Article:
National NAIDOC Week celebrations are held across Australia in the first week of July each year (Sunday to Sunday), to celebrate and recognise the history, culture and achievements of Aboriginal and Torres Strait Islander peoples.
On the eve of NAIDOC week 2023, Australian Health Journal met with Scott Willis, the National President of the Australian Physiotherapy Association, a proud Palawa man and the first Indigenous President of the Australian health peak body.
Growing in up the western suburbs of Sydney and attending local public schools, hard work and committing fully to the task at hand was instilled in Scott from a young age. In 1993, he graduated from the University of Sydney with a Bachelor of Applied Science (Physiotherapy).
Freshly graduated, he moved to the North West Coast of Tasmania to reconnect with his Aboriginal roots on his father’s side and start his career. Joining the APA led to the first of several voluntary leadership roles within the organisation, from National Chair of the business group, member of the National Advisory Committee, Tasmanian branch councillor, Board Director and Chair of the Insurance and Safety subcommittee.
Today he is co-director of a multidisciplinary clinic in Tasmania. Within the Tasmanian health system, Scott has held positions on the Board of Directors of the Division of General Practice North West in Tasmania, Tasmania’s Medicare Local’s Primary Health Care Strategic Advisory Council, and the Clinical Advisory Council of Primary Health Tasmania.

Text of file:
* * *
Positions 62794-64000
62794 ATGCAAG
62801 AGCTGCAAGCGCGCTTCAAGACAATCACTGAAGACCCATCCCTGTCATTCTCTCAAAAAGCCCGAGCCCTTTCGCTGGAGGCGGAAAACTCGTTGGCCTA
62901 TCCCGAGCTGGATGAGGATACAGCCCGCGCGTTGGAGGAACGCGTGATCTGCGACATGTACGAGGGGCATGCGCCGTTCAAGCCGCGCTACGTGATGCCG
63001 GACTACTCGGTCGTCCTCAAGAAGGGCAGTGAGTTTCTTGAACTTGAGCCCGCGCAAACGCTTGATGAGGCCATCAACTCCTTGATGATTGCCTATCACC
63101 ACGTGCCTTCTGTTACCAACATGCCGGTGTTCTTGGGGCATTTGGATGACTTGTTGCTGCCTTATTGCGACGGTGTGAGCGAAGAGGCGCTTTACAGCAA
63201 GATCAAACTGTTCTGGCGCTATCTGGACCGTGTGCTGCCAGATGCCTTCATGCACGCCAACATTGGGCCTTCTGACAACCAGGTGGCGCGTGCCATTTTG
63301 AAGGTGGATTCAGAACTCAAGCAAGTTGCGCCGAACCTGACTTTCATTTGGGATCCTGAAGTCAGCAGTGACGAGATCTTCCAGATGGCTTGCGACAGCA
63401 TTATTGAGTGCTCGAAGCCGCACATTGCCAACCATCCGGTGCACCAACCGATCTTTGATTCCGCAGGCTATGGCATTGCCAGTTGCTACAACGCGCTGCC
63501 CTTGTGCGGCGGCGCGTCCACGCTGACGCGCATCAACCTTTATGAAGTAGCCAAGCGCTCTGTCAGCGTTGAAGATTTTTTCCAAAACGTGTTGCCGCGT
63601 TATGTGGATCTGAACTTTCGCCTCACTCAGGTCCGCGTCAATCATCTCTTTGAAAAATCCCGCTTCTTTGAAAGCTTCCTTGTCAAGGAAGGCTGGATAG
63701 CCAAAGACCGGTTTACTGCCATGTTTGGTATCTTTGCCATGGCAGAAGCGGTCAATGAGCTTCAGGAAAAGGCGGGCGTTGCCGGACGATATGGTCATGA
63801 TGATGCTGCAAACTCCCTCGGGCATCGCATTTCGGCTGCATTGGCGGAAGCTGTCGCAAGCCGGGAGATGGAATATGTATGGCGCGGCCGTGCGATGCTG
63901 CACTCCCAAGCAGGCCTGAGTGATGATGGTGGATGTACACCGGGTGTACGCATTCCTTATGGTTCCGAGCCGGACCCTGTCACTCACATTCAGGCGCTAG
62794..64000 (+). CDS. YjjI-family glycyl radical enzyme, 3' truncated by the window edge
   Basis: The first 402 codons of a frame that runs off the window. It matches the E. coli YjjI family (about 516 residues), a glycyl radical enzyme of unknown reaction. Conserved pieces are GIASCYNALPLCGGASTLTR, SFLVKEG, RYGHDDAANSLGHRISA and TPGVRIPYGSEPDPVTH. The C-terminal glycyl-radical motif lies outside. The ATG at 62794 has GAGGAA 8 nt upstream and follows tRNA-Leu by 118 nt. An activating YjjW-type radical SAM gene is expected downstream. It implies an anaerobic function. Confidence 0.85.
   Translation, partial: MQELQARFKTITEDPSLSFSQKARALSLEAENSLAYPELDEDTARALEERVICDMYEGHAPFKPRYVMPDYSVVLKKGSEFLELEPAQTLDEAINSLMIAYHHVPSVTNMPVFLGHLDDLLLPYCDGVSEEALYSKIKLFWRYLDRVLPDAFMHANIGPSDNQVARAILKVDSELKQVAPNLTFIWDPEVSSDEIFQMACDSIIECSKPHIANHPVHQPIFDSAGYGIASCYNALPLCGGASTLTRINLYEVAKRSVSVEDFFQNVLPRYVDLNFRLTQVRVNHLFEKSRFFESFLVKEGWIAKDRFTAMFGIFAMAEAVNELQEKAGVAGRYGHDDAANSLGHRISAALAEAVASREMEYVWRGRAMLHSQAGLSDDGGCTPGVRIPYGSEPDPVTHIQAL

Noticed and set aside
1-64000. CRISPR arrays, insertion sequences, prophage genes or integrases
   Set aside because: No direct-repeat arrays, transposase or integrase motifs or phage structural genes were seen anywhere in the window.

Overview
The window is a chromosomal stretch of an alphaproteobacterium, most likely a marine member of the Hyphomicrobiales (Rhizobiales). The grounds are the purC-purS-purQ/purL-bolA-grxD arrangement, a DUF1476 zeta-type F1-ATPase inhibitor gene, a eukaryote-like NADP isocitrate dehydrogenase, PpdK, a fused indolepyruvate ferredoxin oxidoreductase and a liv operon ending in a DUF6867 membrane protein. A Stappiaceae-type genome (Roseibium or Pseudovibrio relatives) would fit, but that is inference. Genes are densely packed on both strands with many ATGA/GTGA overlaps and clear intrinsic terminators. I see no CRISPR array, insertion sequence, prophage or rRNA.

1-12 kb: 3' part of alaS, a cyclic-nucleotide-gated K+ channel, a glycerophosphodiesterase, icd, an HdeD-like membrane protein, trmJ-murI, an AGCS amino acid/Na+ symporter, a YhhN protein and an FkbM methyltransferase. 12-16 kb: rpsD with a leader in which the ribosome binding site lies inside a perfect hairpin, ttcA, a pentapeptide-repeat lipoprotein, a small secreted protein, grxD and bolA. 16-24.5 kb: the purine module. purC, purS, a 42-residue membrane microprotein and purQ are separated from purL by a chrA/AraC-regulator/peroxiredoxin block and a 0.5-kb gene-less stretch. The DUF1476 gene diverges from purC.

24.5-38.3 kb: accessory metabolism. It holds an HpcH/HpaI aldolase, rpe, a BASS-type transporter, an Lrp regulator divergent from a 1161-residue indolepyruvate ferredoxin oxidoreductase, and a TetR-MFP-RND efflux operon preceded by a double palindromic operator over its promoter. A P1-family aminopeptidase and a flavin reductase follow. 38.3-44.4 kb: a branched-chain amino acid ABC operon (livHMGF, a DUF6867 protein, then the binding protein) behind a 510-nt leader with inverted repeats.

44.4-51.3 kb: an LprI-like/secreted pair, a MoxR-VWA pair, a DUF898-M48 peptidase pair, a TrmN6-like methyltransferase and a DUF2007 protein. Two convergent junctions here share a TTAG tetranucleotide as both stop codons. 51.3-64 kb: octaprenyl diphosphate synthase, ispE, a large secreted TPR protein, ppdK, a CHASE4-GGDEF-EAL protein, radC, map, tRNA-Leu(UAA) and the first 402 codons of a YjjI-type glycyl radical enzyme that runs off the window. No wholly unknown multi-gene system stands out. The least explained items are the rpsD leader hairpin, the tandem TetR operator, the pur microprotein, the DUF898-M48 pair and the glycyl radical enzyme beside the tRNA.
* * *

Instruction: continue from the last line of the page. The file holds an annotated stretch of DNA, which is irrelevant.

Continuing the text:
When elected to the position in 2020, Scott stated he would be unapologetically ambitious given his extensive experience in policy development, advocacy and political engagement.
He said, “As a profession we’ve come a long way to illustrate how valuable our work is, both from a broad health system cost perspective and as highly skilled clinicians treating a wide array of acute and chronic health conditions.”
“One of our key focus areas will be illustrating the economic value of physio and partnering with government and insurers to ensure the best and most effective health outcomes for Australians.”
“Aboriginal and Torres Strait Islander peoples’ health remains a priority area for our profession. We’re going to ensure not only that we are a culturally safe, engaged profession by listening to, learning from and working with First Nations peoples, but we’re going to make physio a known, viable and aspirational professional choice for young Aboriginals coming through the education system. I want them to know they can and should aspire to strong and respected leadership roles in the community.”
His passion for the profession and the organisation help drive it forward and continue to put it at the forefront of politicians’, funders’ and consumers’ minds.
In an upcoming release Part 2 of the interview with Scott Willis, he discusses the growth of the profession within allied health, role in society, research and education.